Top 4 Myths About Learning to Play the Piano

Are you planning on enrolling in a piano class? 

We hate to burst your bubble, but becoming a master pianist isn’t a feat you can accomplish overnight. It takes a great deal of practice and patience. In fact, the piano ranks among the hardest musical instruments to learn, play, and master. 

However, with constant practice, you can ultimately join the league of legendary pianists like Martha Argerich and Helene Grimaud. 

play piano

One way to become adept at playing the piano is to debunk some common myths associated with learning this musical instrument. Wondering what those misconceptions are? Well, you’re in luck. 

We’ve researched the four most pervasive myths about learning the piano. Read on and be inspired!

1. Some People Are Born Pianists

You’ve probably heard it said a million times that musicians are born, not made. Many who subscribe to this school of thought believe that piano playing skills are innate and not acquired. Nothing can be further from the truth. 

As with other musical instruments, anyone can learn to play the piano. Becoming a seasoned pianist primarily requires a time commitment and the willingness to learn. 

It doesn’t matter whether you were born to talented piano composers and were exposed to this musical instrument right from the cradle. Learning piano will still require you to follow your curve. 

It’s essential to admit that there are millions of self-taught piano players. However, this doesn’t discount the significance of patience and practice as the staple for becoming a master pianist. 

The key takeaway here is that playing the piano isn’t a gift endowed at birth. Instead, it’s a skill that must be constantly learned and practiced. 

The first step would entail finding a high-quality piano and enrolling in a piano class. You’ll acquire the finest piano-playing skills on a long enough timeline.

learn to play piano

2. You Have To Start Early

Many of the world’s renowned musicians and composers attribute their success largely to their ability to start early. Accomplished singer-songwriter Alicia Keys began playing the piano at the tender age of seven years. Fellow musician and actor John Legend was first exposed to the instrument at four.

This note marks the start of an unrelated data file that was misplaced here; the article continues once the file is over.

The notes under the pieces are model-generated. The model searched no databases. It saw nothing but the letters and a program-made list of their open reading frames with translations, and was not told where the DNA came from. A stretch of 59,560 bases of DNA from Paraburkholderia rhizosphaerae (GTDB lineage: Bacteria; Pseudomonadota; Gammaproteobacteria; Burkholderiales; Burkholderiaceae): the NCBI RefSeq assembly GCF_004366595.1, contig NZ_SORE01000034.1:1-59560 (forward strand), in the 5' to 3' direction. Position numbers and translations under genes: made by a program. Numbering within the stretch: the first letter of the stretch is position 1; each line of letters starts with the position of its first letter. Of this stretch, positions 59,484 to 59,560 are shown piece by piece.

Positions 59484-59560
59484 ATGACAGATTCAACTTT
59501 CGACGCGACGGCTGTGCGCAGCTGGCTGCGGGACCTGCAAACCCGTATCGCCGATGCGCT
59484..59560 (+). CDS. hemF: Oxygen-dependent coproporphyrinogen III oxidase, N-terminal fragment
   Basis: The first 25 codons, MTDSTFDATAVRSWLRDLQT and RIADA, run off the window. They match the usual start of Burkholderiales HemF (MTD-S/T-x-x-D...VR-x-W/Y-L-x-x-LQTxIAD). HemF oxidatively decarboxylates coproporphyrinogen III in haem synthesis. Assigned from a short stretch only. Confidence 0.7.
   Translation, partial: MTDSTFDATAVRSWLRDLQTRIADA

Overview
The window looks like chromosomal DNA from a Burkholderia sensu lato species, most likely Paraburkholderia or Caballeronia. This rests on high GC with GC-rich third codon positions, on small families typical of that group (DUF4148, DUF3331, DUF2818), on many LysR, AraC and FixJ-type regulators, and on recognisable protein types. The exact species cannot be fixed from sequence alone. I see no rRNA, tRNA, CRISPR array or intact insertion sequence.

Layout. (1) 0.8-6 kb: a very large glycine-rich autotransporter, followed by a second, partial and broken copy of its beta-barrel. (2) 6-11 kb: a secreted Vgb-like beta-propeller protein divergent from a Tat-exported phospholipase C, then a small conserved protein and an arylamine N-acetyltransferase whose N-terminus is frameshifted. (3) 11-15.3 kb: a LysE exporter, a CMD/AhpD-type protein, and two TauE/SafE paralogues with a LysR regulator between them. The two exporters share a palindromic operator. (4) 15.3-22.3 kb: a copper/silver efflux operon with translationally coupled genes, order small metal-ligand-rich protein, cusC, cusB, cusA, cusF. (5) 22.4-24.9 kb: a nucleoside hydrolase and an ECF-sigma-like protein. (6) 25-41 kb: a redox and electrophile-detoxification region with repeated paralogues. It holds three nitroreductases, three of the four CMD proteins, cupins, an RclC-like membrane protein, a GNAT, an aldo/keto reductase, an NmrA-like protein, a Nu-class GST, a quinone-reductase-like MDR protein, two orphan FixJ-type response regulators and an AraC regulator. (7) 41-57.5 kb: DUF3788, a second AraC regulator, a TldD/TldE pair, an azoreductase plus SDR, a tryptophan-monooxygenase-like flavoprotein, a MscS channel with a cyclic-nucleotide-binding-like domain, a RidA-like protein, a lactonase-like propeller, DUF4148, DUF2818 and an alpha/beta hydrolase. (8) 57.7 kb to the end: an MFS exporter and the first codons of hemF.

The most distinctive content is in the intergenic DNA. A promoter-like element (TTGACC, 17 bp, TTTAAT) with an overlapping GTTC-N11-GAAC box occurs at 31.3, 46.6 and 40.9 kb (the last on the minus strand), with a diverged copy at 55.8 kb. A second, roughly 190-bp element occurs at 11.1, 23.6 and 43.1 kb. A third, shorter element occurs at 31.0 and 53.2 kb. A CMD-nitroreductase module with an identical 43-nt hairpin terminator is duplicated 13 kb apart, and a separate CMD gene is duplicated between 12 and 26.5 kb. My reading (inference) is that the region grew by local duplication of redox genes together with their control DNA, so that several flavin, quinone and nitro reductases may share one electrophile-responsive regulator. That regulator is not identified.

It’s undeniably true that early exposure to the piano can boost your chances of mastering this musical instrument. That’s especially true considering that little children are particularly receptive to the piano and music. 

However, it doesn’t necessarily mean you must start learning as a kid. When it comes to mastering the piano, age is never a barrier. 

In fact, as an adult, numerous factors could work in your favor as an aspiring pianist. These include better intelligence, more retentive memory, heightened levels of discipline, a greater sense of patience, and a deeper appreciation for art. 

Time commitment is perhaps the only challenge to learning to play the piano as an adult. Still, you can easily navigate it, provided you have enough enthusiasm and motivation to learn. 

3. Learning the Piano Is Only For Aspiring Musicians

This has to be the one piano misconception that almost everyone is guilty of. 

We tend to view anyone who walks into a piano class as some sort of a musician wannabe. You may be surprised to discover that your college mate who never misses their piano lessons is actually an engineering or medicine student. 

Make no mistake – being a seasoned pianist can easily land you a spot in an eminent music band. However, there are multiple benefits of learning the piano besides viewing it as a career path. 

Playing the piano may provide certain cognitive benefits. Some studies have found that pianists exhibit better brain processing and memory retention. 

Learning to play the piano also makes you super sensitive to sounds. It particularly improves your sensitivity to musical melodies. You’ll be able to recognize your favorite classic hit almost instantly when it comes on the radio. 


Playing the piano may also be a stress reliever. Simply pressing on the keys can help banish racing thoughts. This might subsequently bolster your creativity and self-confidence.

4. Longer Practice Sessions Are Ideal

Your curiosity to master the piano might have you spending up to eight hours hooked to the musical instrument. That’s perfectly understandable, considering moving from a beginner to a professional may take several months. 

However, longer training sessions aren’t always practical. Spending hours mastering the notes and strumming the chords can quickly cause burnout. The ensuing fatigue may interfere with your ability to absorb and retain new information. 

Generally, a typical piano session should last anywhere from 30 minutes to one hour, depending on your experience level. Interestingly, beginners require less training time than intermediates and professionals. 

Note that additional factors besides your experience level may determine the length of your piano classes. These include your daytime routine, goal, attention span, and budget. 

For instance, prolong your classes to 90 minutes if your routine only allows you to be available for training once a week. 


It’s undeniably true that becoming a seasoned pianist is a process rather than an overnight event. However, debunking the common piano learning myths can significantly improve your chances of mastering this musical instrument. 

Ultimately, remember to invest in a high-end piano and enroll in an accredited music school. 

Nancy is a founder of Onedesblog and a copywriter with over 8 years of experience. She loves creating showcases with beautiful graphics resources, photography, and cooking. You can read more about Nancy in About Me section or say hi on Twitter.